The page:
Good trapping session in Suffolk resulted in the following:
Orange Moth
Poplar Hawk 2
Mother of Pearl c10
Riband Wave c10
Common Carpet
Yellow Tail
Brown Tail
Dingy Footman
Common Footman
Dot Moth
Common Wainscott
Grey Dagger?
Common Rustic
Dark Arches
Scalloped Oak
Clouded Border 2

 Poplar Hawk and…

Second of the day: Bats, and Cantley

Almost forgot- gave the Bat detector a run out at Strumpshaw Fen on Thursday night. Recorded (I think) 5 species of Bat. The 2 Pipistrelles were common throughout the reserve, Brown Long-eared was recorded near the meadow trail (classic woodland edge habo) and Daubenten's were seen over the pool from reception hide. The frequencies were not as strong here, but the behaviour and habitat moreorless confirms this species as present. For those counting, the 5th species goes down as a possible Serotine, hunting near the pines at reception. Lots to learn here, but Bats are a genuine passion I am finally getting the chance to indulge in.
Today, I went to Cantley Beet Factory. First visit of many this Summer. Always a lot to see here, so a list will have to suffice:

Dunlin 1
Ruff 5
Redshank 1
Green Sandpiper 3
Common Sandpiper 2
Avocet 3
Yellow Wagtail 1- surely a local breeder?
Bearded Tit 2
Lapwing- many!

I checked the back pools too, only one Green Sand here but plenty of (I think) Sou…

Lower Wood NWT, Ashwellthorpe

Birding the fringe- my personal challenge for this Summer. However, there is a reason no-one birds woodland on a cloudy day in July.
Directions- Ashwellthorpe is just south of Wymondham. We parked in the village on the Wymondham road just before the White Horse pub (shut during our visit); a public footpath from here leads to the wood. As we approached the site, the sun was blazing and so we latched onto a few Butterflies. All 3 (possible) species of Skipper were the best bit. Bird-wise, Green Woodpecker (2, maybe 3) Nuthatch, Coal Tit and Whitethroat. On arrival at the entrance, you are greeted by the following sign:


A wood recorded in the Doomsday book (nice little History nugget there) and is full of Hornbeam: Hawfinch anyone? The walk through the wood lasts around 30 minutes, and whilst this would no doubt be a cracking dawn chorus venue or a decent winter visit, today was pretty dead. I don't blame the wood, just our timing. Nice to see some ancient woodland being preserved a…

Big Butterfly Counting

Spent the last couple of days exploring sites old and new, the focus being Butterflies but at Strumpshaw yesterday I managed to get myself involved in adding a few birds to the BioBlitz list for the week!
Ben had emailed me to let me know the Moth trap would be emptied for the public in the morning, so along with a small group I watched in eager anticipation. Many new Moths for me, including Eyed Hawkmoth, Early Thorn, Rosy Footman, Fen Wainscott, Rufous Minor and a Double Kidney; this one had the enthusiasts excited. After the 2 traps were emptied, I stuck around to join in a bird race for an hour. Two fly-by species from earlier (Siskin and Green Sandpiper) could not go on our list, but we did happen across a family of Spotted Flycatcher! New for the week, not seen since Spring. We also managed Hobby, Common Tern, Stock Dove and a juvenile Water Rail. 51 species in total, thanks in no small part to 3 young budding ornithologists who were on the team. As luck would have it, Firstrees…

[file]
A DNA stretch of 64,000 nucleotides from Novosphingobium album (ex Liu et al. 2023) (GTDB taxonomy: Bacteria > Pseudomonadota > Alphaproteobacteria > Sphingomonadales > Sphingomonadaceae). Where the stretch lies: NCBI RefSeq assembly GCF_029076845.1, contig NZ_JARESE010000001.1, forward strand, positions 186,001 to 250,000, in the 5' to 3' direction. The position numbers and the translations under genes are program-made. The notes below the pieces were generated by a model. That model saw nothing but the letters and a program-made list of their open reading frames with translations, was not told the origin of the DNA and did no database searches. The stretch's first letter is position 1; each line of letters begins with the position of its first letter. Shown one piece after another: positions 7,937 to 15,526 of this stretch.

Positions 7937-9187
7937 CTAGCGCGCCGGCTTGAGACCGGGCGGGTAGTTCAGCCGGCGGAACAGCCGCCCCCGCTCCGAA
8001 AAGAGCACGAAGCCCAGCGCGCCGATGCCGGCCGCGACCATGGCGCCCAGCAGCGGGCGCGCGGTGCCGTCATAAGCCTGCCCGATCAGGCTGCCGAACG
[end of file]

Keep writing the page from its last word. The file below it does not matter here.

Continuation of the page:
Frits and Skimmers at Holt

The day began splendidly, whilst enjoying lunch at the King's Head in Letheringsett a family of Kestrels busied themselves behind us.
Our real reason for heading in this direction was of course the Butterfly fest ongoing at Holt Country Park. Arriving at the pond, one chap picked out a White Admiral- our first target of the day. We were lucky enough to see more of these as the day progressed, and I would imagine they go under-recorded in many of our woods in Norfolk. The pond itself was brimming with life, Broad-bodied Chasers manning their perches and chasing off the likes of Common Darter and Four-spotted Chaser. We also saw Banded Demoiselle, Large Red, Emerald, Azure, Common Blue and Hairy Dragonfly. An incredible range, especially for someone relatively new to Dragonflies.
Heading out onto the Lowes, it was difficult to avoid the heat but our efforts were rewarded with some male Keeled Skimmers- our second target of the day. I was surprised at how small they actually are. I h…